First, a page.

Peru produces an enviable quantity and variety of fruits, and with the help of innovative experts, so many exotic combinations have been produced that it is hard to know where to start!
Besides restaurants and cafés, small juice shops can be found in cities and markets, as well as specialist juice chains in the capital's districts and provinces.
Corn is an historic and basic ingredient and is used in the preparation of drinks like the traditional "chicha de jora" and the local drink "chicha morada".
"Chicha de jora" is made from corn fermented with fruits, and was used by ancient Peruvians in special ceremonies, while "chicha morada" is made from corn boiled with fruits and mixed with sugar and lemon to taste.
Pisco and Pisco Sour
Pisco, the national drink of Peru, is a liquor made from grapes that emerged in these lands during the colonial era, after the Spanish planted the first vineyards in the country.
The word "pisco" forms part of the name of a large number of Peruvian towns, regions and villages, such as Piscohuasi or Piscopampa. From mid-way through the 16th century, the Spanish began using the name "pisco" to describe a river, town and port south of Lima.
The first reports of the production of this grape liquor in Peru can be traced back to the start of the 17th century. Today, pisco is only produced on the coast (up to 2,000 masl - 6,562 fasl) in the departments of Lima, Ica, Arequipa, Moquegua and Tacna, with the aim of protecting its designation of origin.
Pisco can be enjoyed on its own or in a variety of cocktails, including Chilcano, Algarrobina or, most typical of all, Pisco Sour.
The basic Pisco Sour recipe uses home-made sugar syrup:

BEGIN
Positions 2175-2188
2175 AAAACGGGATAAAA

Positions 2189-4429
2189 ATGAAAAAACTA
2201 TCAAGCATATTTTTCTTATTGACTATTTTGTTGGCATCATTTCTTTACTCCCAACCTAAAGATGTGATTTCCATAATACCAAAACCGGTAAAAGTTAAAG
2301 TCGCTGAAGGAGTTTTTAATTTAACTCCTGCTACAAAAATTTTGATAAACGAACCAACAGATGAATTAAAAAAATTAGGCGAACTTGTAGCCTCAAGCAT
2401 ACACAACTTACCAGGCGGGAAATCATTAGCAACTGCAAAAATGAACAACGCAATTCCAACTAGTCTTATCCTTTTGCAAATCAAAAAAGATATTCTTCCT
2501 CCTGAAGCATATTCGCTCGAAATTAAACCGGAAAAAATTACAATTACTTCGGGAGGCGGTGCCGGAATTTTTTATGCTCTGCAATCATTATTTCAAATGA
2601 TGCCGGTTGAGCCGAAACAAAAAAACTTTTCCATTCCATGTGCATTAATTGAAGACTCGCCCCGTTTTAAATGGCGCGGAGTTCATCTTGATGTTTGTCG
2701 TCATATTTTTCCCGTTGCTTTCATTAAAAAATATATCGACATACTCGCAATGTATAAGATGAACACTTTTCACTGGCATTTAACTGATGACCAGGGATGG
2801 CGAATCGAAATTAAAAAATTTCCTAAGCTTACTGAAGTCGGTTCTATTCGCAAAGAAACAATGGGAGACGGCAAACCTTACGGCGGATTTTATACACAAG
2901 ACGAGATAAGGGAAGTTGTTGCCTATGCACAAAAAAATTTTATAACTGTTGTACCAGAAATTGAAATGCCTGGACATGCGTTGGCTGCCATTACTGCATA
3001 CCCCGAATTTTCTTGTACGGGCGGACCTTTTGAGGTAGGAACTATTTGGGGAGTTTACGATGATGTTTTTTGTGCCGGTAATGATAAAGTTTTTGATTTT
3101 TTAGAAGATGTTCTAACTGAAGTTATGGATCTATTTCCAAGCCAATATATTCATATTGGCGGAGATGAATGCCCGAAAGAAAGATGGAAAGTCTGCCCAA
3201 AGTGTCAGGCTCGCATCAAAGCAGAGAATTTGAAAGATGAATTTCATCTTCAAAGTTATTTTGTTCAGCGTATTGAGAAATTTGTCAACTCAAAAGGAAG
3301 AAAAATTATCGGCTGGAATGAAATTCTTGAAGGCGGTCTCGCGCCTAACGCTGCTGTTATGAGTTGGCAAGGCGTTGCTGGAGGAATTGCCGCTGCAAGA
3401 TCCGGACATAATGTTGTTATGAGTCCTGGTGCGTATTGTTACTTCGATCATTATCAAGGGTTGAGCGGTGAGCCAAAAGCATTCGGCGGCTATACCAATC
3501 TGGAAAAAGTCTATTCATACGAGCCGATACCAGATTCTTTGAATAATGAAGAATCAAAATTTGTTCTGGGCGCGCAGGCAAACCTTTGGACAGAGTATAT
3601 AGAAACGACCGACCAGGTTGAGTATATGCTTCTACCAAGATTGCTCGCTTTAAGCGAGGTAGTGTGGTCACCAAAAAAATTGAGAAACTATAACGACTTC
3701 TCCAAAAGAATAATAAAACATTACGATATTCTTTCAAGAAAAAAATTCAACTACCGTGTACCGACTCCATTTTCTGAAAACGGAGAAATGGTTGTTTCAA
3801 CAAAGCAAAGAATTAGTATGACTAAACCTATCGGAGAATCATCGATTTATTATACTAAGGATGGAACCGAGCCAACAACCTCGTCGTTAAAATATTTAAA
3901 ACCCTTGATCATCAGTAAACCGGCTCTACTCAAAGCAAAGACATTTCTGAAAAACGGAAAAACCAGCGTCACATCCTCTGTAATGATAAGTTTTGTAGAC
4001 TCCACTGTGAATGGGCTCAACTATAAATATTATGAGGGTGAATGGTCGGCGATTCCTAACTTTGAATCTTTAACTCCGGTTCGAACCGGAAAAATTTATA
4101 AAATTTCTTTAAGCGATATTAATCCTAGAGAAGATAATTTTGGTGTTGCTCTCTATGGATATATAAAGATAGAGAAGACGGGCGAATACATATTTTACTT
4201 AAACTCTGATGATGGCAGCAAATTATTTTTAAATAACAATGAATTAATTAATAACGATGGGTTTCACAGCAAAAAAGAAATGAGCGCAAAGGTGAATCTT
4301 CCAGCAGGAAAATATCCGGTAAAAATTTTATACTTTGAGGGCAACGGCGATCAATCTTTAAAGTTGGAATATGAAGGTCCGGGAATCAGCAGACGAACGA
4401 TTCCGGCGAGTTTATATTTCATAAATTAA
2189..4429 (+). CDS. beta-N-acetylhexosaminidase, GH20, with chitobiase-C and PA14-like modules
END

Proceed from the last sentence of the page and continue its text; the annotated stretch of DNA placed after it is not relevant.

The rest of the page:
To make the syrup:
- 1/2 cup of sugar
- 3 spoonfuls of water
To make the drink:
- 7 1/2 ounces (225 ml.) pisco
- 1 egg white
- 2 1/2 ounces (75 ml.) of lemon juice
- Angostura Bitters
- Put 1/2 cup of sugar in a small pot with three spoonfuls of water, just enough to dampen the sugar. Cook on a low hear, stirring with a spoon, until the sugar is entirely dissolved. Take it off the heat and let it cool for a few minutes.
- Add the lemon juice and the pisco to the warm syrup and beat firmly until the ingredients are well mixed. Pour the mixture into the blender and add ice until the volume of liquid has doubled.
- Blend at maximum speed for approximately 30 seconds, until the ice has completely dissolved. Add the egg white and blend again at maximum speed for 1 minute. Pour the mixture into a pitcher and serve immediately, in "old-fashioned" glasses or in white wine glasses. Traditionally, a drop of Angostura Bitters is added to each glass, in the centre of the foam.
- The basic mix is 3 parts pisco to 1 part lemon juice and 1 part syrup. These proportions can be multiplied to make as much as you need.
Tip: For a stronger drink, add a quarter of a measure of Pisco. If you want a softer drink, add a bit more syrup.